How do I interpret the Facial Comparison?

The Facial Comparison check confirms that the person presenting the identity document is the rightful owner of that document, and also that they are a live and responsive individual.

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The Facial Comparison results will be visible on the Transaction Details page if your organisation's capture process includes one or more facial biometric options.  


Comparison with ID check

If an ID document supplied contains a photo (such as passport or drivers license) then our system will compare its photo with the Centre facing biometric image.  The percentage value displayed below the Centre facing image is the confidence level for a match with the ID photo.  This value should be higher than 70% to pass. 

If the check does not pass it will be flagged as a possible impersonation and display as shown here:

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Liveness check

The remaining biometric images are also compared with the Centre facing image. The percentage value displayed below each of them is the confidence level for a match with the Centre facing image.  The example below shows a 100% match for all images compared to the Centre facing image. Note that the check has been flagged with a red cross as the comparison with the ID was not successful.

To help you assess the biometric photos, you can hover over each image and see the biometric markers.  The image border will display as green when there is a high confidence level, and orange if there is a low confidence level. Click on any image to see a larger version.

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When the Facial Comparison check is not passed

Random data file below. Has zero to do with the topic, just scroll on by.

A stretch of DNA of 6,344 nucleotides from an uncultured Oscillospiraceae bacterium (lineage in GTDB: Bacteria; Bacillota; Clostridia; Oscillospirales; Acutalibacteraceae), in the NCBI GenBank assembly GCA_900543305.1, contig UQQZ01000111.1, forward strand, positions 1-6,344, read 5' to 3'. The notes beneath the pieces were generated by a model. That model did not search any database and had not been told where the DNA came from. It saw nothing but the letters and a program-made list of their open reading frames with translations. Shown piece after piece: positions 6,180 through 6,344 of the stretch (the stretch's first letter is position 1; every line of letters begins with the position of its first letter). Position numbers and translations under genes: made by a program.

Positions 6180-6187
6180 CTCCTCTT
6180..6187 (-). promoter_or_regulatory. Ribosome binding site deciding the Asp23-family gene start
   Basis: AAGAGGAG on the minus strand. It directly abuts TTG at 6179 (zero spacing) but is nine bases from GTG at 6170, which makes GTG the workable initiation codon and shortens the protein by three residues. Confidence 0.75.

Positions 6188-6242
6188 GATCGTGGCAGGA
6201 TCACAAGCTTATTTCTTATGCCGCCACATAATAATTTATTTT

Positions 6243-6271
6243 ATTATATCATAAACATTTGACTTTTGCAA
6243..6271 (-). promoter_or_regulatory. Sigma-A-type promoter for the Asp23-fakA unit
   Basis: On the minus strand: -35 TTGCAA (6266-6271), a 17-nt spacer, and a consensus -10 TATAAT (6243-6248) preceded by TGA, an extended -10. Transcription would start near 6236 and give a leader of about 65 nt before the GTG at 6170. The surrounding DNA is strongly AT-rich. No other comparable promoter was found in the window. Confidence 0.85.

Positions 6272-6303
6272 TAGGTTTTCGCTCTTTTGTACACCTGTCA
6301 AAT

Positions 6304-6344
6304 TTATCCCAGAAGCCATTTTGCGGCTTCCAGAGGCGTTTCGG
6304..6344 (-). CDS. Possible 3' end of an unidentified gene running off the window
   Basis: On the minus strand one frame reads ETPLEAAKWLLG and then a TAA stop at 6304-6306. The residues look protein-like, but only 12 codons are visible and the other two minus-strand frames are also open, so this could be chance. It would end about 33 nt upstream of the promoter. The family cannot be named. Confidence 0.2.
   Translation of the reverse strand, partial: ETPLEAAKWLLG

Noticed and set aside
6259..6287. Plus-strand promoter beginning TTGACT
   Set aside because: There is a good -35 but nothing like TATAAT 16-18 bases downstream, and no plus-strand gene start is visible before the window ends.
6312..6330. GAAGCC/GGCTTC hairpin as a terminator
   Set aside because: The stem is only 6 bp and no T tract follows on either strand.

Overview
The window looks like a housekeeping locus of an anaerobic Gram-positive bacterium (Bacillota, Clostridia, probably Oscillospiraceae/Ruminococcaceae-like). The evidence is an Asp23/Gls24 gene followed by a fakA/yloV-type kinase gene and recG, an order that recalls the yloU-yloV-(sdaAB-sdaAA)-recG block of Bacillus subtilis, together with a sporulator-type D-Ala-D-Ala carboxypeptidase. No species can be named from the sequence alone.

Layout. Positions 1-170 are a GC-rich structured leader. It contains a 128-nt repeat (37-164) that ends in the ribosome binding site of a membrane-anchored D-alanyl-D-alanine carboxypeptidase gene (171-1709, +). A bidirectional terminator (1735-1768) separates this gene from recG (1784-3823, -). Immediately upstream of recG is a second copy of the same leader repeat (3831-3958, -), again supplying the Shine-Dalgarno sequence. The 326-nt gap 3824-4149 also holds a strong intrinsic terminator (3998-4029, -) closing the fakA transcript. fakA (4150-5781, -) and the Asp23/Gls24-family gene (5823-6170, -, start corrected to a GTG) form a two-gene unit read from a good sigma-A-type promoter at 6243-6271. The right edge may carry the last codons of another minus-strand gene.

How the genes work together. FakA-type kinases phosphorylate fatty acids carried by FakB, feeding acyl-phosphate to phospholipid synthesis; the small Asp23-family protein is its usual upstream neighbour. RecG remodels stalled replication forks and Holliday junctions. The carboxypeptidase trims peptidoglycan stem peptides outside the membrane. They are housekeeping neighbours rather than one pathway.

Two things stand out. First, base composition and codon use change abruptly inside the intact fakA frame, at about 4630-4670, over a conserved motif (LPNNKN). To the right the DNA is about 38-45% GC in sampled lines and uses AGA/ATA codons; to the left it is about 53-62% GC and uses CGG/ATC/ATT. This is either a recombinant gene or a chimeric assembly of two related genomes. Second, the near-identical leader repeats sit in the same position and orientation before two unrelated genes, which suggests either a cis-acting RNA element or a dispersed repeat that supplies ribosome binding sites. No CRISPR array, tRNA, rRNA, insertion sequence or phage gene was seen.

The most common reasons why the facial imagery may not match include:

  • Wearing glasses or other headwear 

  • Poor lighting and/or;

  • Outdated photo on their ID

To review a Facial Comparison check that has a failed or undetermined result, you should:

  • Make sure to carefully read the error message and investigate why the transaction was flagged for review.
  • Look carefully at each frame. Clicking on the images makes the image bigger, which can help spot issues.
  • Consider if any image looks like it could be a fake. For example, if it looks like it’s an image on a screen or a photo (any signs of glare or odd distortions in the image), it looks like a doctored image, the background doesn’t look real, and the lighting or background is inconsistent between images.
  • You can use your best judgment to decide if you think the images of the person look like an inadvertent mistake (for example, sometimes people have poor eyesight and may have their phone close to their face).
  • If the pose they’re being asked to do looks like it should pass, then it’s probably safe to pass.

If a Facial Comparison check has not passed and you are unsure how to proceed, remember to consider the results of the other checks as well.  See When is it OK to force match a transaction? for more guidance.

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